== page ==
A decrease in knitting is a reduction in the number of stitches, usually accomplished by suspending the stitch to be decreased from another existing stitch or by knitting it together with another stitch.
Slip-stitch knitting is a family of knitting techniques that use slip stitches to make multiple fabrics simultaneously, to make extra-long stitches, and/or to carry over colors from an earlier row.
In knitting, an increase is the creation of one or more new stitches, which may be done by various methods that create distinctive effects in the fabric.
Drop-stitch knitting is a knitting technique for producing open, vertical stripes in a garment. The basic idea is to knit a solid fabric, then (deliberately) drop one or more stitches, producing a run in the fabric. The run will continue to the bottom edge of the garment, or until it encounters an increase, at which it stops.
In knitting, binding off, or casting off, is a family of techniques for ending a column of stitches. Binding off is typically used to define the final edge of a knitted fabric, although it may also be used in other contexts, e.g., in making button holes. In principle, binding off is the opposite of casting on, but the techniques are generally not mirror images of one another. Sometimes, however, they can produce a mirror image appearance.
Knitting abbreviations are often used for brevity in describing knitting patterns.
Beaded knitting is a type of knitting in which the stitches are decorated with ceramic or glass beads.
Warp knitting is a family of knitting methods in which the yarn zigzags along the length of the fabric; i.e., following adjacent columns, or wales, of knitting, rather than a single row, or course. For comparison, knitting across the width of the fabric is called weft knitting.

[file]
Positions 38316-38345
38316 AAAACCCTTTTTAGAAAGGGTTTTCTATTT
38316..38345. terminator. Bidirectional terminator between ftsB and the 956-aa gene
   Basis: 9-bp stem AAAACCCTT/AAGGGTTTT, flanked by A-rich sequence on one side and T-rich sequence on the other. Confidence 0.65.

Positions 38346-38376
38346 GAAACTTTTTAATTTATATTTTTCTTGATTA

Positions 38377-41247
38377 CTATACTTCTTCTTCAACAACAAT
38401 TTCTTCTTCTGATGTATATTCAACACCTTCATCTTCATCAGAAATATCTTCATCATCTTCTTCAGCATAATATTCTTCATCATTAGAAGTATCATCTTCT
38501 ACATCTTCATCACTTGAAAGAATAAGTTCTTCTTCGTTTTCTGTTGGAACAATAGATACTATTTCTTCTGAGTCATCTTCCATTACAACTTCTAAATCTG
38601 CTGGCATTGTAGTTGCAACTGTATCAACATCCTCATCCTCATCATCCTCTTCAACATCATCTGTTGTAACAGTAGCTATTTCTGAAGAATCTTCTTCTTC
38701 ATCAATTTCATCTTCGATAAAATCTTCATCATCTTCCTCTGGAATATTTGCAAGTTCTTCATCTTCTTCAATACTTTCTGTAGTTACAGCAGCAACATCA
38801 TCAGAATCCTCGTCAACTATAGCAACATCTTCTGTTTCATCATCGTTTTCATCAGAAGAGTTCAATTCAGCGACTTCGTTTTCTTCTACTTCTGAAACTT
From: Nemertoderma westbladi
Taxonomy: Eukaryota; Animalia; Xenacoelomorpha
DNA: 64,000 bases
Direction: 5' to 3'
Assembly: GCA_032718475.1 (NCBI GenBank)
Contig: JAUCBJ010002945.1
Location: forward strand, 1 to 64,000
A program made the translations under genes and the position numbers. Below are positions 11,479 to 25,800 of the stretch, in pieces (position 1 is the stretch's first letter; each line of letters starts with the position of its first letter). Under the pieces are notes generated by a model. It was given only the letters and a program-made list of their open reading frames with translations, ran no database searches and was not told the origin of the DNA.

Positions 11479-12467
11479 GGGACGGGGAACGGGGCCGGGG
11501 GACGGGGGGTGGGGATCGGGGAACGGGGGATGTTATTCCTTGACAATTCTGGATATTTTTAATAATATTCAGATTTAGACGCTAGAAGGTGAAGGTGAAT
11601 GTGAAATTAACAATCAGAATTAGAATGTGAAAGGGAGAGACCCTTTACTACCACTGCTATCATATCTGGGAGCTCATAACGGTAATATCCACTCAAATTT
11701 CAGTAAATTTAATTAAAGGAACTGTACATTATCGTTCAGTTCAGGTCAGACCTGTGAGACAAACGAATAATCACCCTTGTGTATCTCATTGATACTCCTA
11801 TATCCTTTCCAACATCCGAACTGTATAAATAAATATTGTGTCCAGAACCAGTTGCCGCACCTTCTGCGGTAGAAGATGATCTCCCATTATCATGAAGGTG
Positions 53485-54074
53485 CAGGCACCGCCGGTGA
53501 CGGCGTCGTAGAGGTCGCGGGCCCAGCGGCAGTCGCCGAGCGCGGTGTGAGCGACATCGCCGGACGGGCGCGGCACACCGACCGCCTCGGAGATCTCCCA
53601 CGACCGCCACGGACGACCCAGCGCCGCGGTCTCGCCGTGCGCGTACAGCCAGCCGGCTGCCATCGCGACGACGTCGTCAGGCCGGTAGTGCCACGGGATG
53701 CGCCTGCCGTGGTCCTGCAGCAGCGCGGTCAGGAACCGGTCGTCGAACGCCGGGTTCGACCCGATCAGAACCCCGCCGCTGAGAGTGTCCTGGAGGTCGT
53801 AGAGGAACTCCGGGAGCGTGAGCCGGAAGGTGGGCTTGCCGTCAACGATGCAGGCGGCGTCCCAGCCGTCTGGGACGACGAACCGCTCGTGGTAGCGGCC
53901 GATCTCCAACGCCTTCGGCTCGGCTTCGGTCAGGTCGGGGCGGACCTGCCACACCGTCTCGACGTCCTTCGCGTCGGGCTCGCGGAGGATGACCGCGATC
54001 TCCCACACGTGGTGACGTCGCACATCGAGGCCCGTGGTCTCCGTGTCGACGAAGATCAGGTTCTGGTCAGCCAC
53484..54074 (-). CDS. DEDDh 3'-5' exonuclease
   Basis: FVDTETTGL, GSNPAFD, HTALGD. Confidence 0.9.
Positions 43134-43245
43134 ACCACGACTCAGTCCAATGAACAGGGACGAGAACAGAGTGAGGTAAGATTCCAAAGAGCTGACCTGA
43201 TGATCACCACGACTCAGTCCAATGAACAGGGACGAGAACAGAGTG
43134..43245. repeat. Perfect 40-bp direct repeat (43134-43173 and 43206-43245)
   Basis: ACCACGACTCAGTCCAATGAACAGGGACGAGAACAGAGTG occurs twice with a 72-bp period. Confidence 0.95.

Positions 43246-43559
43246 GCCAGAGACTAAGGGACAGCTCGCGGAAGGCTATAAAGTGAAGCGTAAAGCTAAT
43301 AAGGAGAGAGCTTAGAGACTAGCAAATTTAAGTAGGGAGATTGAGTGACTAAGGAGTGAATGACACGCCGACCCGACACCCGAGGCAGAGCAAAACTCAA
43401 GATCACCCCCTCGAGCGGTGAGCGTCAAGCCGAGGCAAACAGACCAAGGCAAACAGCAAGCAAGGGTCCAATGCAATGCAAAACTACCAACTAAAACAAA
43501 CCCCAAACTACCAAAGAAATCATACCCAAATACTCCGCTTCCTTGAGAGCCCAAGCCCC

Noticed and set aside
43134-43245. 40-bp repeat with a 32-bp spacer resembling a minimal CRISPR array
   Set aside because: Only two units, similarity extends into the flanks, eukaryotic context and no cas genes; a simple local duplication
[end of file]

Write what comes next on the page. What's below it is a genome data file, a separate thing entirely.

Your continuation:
Flat knitting is a method for producing knitted fabrics in which the work is turned periodically, i.e., the fabric is worked with alternating sides facing the knitter. Another method of reaching the same result is to knit alternately from right to left and left to right without turning; this back-and-forth technique requires either innate or learned ambidextrous motor skills. The two sides of the fabric are usually designated as the right side and the wrong side.
In knitting, grafting is the joining of two knitted fabrics using yarn and a needle in one of three types of seams:
In knitting, picking up stitches means adding stitches to the knitting needle that were previously bound off or belong to the selvage.
In knitting, buttonholes can be made in several ways.
Double knitting is a form of hand knitting in which two fabrics are knitted simultaneously on one pair of needles. The fabrics may be inseparable, as in interlock knitted fabrics, or they can simply be two unconnected fabrics. In principle, an arbitrary number of fabrics can be knitted simultaneously on one pair of knitting needles with yarns, as long as one is careful.
Knitted fabric is a textile that results from knitting. Its properties are distinct from woven fabric in that it is more flexible and can be more readily constructed into smaller pieces, making it ideal for socks and hats.
Hand knitting is a form of knitting, in which the knitted fabric is produced by hand using needles.